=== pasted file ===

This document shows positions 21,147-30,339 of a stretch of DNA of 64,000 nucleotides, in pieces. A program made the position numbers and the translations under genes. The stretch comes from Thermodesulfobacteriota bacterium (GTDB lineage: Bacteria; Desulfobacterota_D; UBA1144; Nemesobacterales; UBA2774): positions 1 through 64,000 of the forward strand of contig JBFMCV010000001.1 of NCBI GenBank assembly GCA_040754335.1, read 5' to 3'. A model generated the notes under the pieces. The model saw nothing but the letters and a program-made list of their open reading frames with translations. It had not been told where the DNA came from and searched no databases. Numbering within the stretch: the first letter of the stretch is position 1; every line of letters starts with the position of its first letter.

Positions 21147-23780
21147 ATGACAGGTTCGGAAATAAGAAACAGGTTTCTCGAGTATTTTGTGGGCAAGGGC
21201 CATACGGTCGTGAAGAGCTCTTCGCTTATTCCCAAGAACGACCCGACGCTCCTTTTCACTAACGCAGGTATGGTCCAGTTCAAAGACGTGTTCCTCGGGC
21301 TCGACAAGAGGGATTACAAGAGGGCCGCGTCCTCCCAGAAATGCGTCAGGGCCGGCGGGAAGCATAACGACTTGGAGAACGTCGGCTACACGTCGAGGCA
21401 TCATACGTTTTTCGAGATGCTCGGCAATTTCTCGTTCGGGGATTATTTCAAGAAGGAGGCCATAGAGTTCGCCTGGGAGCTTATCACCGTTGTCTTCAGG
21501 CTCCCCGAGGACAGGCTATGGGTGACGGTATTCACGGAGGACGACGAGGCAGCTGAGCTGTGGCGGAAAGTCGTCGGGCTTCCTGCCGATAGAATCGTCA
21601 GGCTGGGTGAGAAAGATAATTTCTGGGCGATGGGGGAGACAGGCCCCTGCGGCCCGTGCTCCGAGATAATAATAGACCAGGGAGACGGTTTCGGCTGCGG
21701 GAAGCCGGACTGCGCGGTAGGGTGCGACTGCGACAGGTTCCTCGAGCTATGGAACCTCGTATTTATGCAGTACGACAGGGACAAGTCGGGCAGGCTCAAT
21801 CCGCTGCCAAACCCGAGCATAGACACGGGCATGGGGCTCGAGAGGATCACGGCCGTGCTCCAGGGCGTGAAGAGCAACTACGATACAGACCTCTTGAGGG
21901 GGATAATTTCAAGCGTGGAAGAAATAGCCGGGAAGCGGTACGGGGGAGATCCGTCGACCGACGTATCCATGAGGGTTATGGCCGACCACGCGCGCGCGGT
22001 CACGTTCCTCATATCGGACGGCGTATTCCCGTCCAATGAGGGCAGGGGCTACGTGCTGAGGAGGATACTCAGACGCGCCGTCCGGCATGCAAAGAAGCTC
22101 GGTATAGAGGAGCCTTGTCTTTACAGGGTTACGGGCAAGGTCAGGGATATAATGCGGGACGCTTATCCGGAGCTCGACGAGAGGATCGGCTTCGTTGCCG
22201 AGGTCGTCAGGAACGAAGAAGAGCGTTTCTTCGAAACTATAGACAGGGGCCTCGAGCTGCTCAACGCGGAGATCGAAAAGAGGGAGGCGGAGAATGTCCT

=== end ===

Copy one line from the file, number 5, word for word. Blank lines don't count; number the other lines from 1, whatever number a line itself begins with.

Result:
21301 TCGACAAGAGGGATTACAAGAGGGCCGCGTCCTCCCAGAAATGCGTCAGGGCCGGCGGGAAGCATAACGACTTGGAGAACGTCGGCTACACGTCGAGGCA